Resolution refutation is a powerful reasoning technique employed in many automated theorem provers. Various enhancements to resolution have enabled it to be used as a general question answering mechanism. Question answering systems employing resolution as the basic reasoning technique have been used to provide both "intensional" and "extensional" answers to questions by considering a theorem to be proven as a question. An intensional answer is a rule, such as "for all x and for all y if x is a cat and y is a dog then x detests y', and an extensional answer is a fact, such as "Rachel detests Fido". The notion of what constitutes an answer can be expanded so that, as resolution proceeds, the intermediate results generated on the way to finding an intensional or extensional answer may be regarded as answers. This view of resolution as answer generation, and resolvants as answers, requires an expanded notion of what constitutes an answer. A class of "hypothetical" answers is proposed, having the general form X Y, where X can not be proven based on the information in the knowledge base.

Renkens, Joris (Katholieke Universiteit Leuven) | Kimmig, Angelika (Katholieke Universiteit Leuven) | Broeck, Guy Van den (Katholieke Universiteit Leuven) | Raedt, Luc De (Katholieke Universiteit Leuven)

Probabilistic inference can be realized using weighted model counting. Despite a lot of progress, computing weighted model counts exactly is still infeasible for many problems of interest, and one typically has to resort to approximation methods. We contribute a new bounded approximation method for weighted model counting based on probabilistic logic programming principles. Our bounded approximation algorithm is an anytime algorithm that provides lower and upper bounds on the weighted model count. An empirical evaluation on probabilistic logic programs shows that our approach is effective in many cases that are currently beyond the reach of exact methods. (To be published at AAAI14)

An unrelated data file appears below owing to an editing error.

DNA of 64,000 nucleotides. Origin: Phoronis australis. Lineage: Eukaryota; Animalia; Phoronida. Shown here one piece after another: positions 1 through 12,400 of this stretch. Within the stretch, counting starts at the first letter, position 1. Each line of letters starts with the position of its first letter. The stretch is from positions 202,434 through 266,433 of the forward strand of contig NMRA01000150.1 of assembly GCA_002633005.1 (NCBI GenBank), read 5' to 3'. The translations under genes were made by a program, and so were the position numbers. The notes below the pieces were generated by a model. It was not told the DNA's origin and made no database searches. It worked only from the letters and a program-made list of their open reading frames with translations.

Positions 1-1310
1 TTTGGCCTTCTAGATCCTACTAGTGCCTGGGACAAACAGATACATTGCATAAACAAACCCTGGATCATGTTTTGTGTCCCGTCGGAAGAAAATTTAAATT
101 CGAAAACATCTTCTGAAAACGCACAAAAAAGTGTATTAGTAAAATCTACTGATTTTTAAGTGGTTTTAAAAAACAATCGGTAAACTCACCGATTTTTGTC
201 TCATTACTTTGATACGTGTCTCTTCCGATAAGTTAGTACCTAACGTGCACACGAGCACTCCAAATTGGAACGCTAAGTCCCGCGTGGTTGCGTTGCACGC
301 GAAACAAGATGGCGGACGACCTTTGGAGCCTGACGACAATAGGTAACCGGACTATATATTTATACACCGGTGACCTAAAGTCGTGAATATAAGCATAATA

Renkens, Joris (KULeuven) | Kimmig, Angelika (KULeuven) | Broeck, Guy Van den (KULeuven) | Raedt, Luc De (KULeuven)

Probabilistic inference can be realized using weighted model counting. Despite a lot of progress, computing weighted model counts exactly is still infeasible for many problems of interest, and one typically has to resort to approximation methods. We contribute a new bounded approximation method for weighted model counting based on probabilistic logic programming principles. Our bounded approximation algorithm is an anytime algorithm that provides lower and upper bounds on the weighted model count. An empirical evaluation on probabilistic logic programs shows that our approach is effective in many cases that are currently beyond the reach of exact methods.

Bartholomew, Michael (Arizona State University) | Lee, Joohyung (Arizona State University)

Recently there has been an increasing interest in incorporating "intensional" functions in answer set programming. Intensional functions are those whose values can be described by other functions and predicates, rather than being pre-defined as in the standard answer set programming. We demonstrate that the functional stable model semantics plays an important role in the framework of "Answer Set Programming Modulo Theories (ASPMT)" — a tight integration of answer set programming and satisfiability modulo theories, under which existing integration approaches can be viewed as special cases where the role of functions is limited. We show that "tight" ASPMT programs can be translated into SMT instances, which is similar to the known relationship between ASP and SAT.